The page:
Editorial Feature

The Applications of Immunoassays in Food Analysis

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Immunoassays are biochemical tests that use the binding of antibodies to antigens to detect and measure the concentration of specific molecules. They are relatively cheap, provide fast results and are highly specific due to the fact the tests are based on immune responses.

Food analysis looks at the chemical, microbiological, physical and sensory properties of food and drink. Testing on food needs to be done for safety and regulatory purposes, as well as to test for allergic reactions. Traditionally used for clinical studies, the use of immunoassays in the food industry has grown in popularity over recent years with the rise of fraudulent cases and food contamination.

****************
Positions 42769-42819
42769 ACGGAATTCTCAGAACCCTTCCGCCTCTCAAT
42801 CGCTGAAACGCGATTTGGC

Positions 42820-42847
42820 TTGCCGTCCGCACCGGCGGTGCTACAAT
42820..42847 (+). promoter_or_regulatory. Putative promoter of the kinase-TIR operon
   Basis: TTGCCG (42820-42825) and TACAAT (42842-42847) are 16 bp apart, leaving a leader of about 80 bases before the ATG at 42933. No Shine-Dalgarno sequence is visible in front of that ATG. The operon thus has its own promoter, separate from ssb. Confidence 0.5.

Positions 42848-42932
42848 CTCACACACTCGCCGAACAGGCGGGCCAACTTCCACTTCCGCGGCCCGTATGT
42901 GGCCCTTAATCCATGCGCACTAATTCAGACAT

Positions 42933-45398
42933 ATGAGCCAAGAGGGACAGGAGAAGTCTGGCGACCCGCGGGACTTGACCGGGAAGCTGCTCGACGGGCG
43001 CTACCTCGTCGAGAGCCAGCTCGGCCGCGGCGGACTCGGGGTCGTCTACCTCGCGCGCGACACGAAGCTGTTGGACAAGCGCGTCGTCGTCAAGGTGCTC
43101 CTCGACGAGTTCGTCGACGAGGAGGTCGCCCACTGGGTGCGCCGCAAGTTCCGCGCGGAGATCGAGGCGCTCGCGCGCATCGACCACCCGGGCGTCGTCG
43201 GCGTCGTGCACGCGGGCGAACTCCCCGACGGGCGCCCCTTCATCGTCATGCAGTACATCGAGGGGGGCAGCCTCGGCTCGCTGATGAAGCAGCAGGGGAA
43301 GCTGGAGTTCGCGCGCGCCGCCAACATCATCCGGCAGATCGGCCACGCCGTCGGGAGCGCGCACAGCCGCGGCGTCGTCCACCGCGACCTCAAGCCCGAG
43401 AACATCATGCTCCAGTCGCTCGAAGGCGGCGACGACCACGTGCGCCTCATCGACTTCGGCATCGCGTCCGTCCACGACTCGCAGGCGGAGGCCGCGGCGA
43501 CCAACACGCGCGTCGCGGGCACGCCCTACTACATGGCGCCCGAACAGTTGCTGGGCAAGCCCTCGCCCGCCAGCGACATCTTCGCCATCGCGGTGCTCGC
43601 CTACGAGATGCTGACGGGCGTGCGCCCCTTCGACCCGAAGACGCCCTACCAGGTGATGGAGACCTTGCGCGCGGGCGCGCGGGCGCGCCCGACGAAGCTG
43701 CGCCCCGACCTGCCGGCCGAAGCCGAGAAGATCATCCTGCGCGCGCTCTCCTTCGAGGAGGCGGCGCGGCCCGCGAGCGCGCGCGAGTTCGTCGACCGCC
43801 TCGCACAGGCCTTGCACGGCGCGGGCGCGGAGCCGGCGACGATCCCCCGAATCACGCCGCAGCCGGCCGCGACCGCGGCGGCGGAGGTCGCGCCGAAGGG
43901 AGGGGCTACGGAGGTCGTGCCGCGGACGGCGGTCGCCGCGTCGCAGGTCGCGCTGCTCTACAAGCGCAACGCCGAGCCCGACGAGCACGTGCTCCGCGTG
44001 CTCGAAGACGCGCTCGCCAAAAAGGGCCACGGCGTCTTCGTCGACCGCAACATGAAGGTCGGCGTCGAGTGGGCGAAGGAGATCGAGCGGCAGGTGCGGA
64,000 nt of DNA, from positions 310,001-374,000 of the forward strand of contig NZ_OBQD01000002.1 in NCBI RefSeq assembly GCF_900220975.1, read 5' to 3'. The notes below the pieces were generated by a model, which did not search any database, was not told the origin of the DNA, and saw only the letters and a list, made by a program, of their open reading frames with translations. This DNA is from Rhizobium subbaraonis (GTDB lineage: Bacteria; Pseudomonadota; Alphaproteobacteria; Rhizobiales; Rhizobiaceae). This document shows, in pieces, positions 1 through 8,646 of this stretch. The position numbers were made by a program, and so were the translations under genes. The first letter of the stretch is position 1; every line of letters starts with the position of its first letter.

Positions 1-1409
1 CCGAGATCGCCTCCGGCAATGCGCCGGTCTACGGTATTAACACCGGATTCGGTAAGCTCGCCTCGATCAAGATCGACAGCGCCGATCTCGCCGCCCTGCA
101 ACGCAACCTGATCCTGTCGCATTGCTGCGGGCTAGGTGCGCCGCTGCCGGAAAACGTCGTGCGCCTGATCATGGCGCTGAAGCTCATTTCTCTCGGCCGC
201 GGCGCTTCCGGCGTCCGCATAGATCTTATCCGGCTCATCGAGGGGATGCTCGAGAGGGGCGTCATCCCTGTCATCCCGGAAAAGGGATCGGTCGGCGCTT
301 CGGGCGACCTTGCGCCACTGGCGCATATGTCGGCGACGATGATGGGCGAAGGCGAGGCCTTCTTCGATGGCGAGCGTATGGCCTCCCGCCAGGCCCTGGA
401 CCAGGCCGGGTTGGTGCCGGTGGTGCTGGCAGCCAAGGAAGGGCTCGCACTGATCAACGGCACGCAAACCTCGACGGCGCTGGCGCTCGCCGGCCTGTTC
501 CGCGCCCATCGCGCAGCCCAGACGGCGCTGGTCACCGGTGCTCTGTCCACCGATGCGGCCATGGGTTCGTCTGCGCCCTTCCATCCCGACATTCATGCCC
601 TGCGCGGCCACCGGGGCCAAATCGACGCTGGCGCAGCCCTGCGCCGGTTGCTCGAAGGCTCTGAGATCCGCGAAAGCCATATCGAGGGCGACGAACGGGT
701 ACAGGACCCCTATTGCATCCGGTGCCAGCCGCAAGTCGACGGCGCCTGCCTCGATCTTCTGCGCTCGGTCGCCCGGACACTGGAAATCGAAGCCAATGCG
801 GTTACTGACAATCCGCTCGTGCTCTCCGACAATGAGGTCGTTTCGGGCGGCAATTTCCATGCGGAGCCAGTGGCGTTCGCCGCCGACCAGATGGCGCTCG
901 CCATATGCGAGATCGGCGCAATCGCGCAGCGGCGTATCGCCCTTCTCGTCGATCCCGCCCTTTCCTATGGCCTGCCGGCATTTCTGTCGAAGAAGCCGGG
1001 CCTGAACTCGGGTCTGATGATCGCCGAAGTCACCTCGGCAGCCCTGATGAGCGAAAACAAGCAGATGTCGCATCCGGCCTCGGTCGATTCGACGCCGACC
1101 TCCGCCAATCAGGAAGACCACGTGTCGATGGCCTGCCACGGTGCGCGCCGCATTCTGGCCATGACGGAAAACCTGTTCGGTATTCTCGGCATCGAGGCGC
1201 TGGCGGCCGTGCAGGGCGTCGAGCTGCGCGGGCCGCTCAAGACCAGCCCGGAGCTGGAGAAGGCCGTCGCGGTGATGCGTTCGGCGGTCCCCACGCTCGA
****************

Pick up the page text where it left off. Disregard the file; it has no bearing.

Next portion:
Types of Immunoassay

There are five main types of immunoassay. These include:

1. Enzyme linked immunosorbant assays (ELISA)

ELISAs work by using enzymes linked to antibodies that give a color change when in the presence of certain antigens. The antigen is immobilized on a solid surface and is then complexed with the antibody that is linked to the enzyme. ELISAs can be direct, indirect, sandwich or competitive ELISAs.

2. Radioimmunoassays

Radioimmunoassays work by using radioactively labeled antigens or antibodies. Radioactivity emitted by bound antibody-antigen complexes is detected and recorded.

3. Fluoroimmnoassays (FIA)

Fluroimmunoassays work by using antibodies that have been labeled with fluorescent probes. Fluorescence from the antibody-antigen complex is detected and recorded.